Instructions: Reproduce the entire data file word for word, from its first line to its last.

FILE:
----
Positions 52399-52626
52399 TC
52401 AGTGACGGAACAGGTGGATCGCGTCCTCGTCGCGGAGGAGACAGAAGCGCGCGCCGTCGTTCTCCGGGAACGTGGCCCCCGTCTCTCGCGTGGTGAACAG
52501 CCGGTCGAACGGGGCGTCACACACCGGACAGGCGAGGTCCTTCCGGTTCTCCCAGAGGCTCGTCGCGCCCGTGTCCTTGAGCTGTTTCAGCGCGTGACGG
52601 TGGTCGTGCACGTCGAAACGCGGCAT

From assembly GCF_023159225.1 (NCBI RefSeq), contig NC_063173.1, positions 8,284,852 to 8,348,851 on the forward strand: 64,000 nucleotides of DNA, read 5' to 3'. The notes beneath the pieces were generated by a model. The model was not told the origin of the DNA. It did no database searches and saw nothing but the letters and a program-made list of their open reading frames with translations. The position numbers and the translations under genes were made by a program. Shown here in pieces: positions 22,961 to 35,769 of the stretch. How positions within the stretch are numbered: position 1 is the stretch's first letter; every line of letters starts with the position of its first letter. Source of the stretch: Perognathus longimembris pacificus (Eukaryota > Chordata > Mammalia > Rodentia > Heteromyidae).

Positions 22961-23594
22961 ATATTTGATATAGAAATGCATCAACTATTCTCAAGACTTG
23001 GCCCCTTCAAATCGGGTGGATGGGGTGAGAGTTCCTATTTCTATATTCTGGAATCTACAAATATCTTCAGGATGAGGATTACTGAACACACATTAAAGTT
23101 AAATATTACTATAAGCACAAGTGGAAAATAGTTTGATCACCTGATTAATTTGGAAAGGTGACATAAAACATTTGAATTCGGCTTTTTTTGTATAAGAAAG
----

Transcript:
Positions 52399-52626
52399 TC
52401 AGTGACGGAACAGGTGGATCGCGTCCTCGTCGCGGAGGAGACAGAAGCGCGCGCCGTCGTTCTCCGGGAACGTGGCCCCCGTCTCTCGCGTGGTGAACAG
52501 CCGGTCGAACGGGGCGTCACACACCGGACAGGCGAGGTCCTTCCGGTTCTCCCAGAGGCTCGTCGCGCCCGTGTCCTTGAGCTGTTTCAGCGCGTGACGG
52601 TGGTCGTGCACGTCGAAACGCGGCAT

From assembly GCF_023159225.1 (NCBI RefSeq), contig NC_063173.1, positions 8,284,852 to 8,348,851 on the forward strand: 64,000 nucleotides of DNA, read 5' to 3'. The notes beneath the pieces were generated by a model. The model was not told the origin of the DNA. It did no database searches and saw nothing but the letters and a program-made list of their open reading frames with translations. The position numbers and the translations under genes were made by a program. Shown here in pieces: positions 22,961 to 35,769 of the stretch. How positions within the stretch are numbered: position 1 is the stretch's first letter; every line of letters starts with the position of its first letter. Source of the stretch: Perognathus longimembris pacificus (Eukaryota > Chordata > Mammalia > Rodentia > Heteromyidae).

Positions 22961-23594
22961 ATATTTGATATAGAAATGCATCAACTATTCTCAAGACTTG
23001 GCCCCTTCAAATCGGGTGGATGGGGTGAGAGTTCCTATTTCTATATTCTGGAATCTACAAATATCTTCAGGATGAGGATTACTGAACACACATTAAAGTT
23101 AAATATTACTATAAGCACAAGTGGAAAATAGTTTGATCACCTGATTAATTTGGAAAGGTGACATAAAACATTTGAATTCGGCTTTTTTTGTATAAGAAAG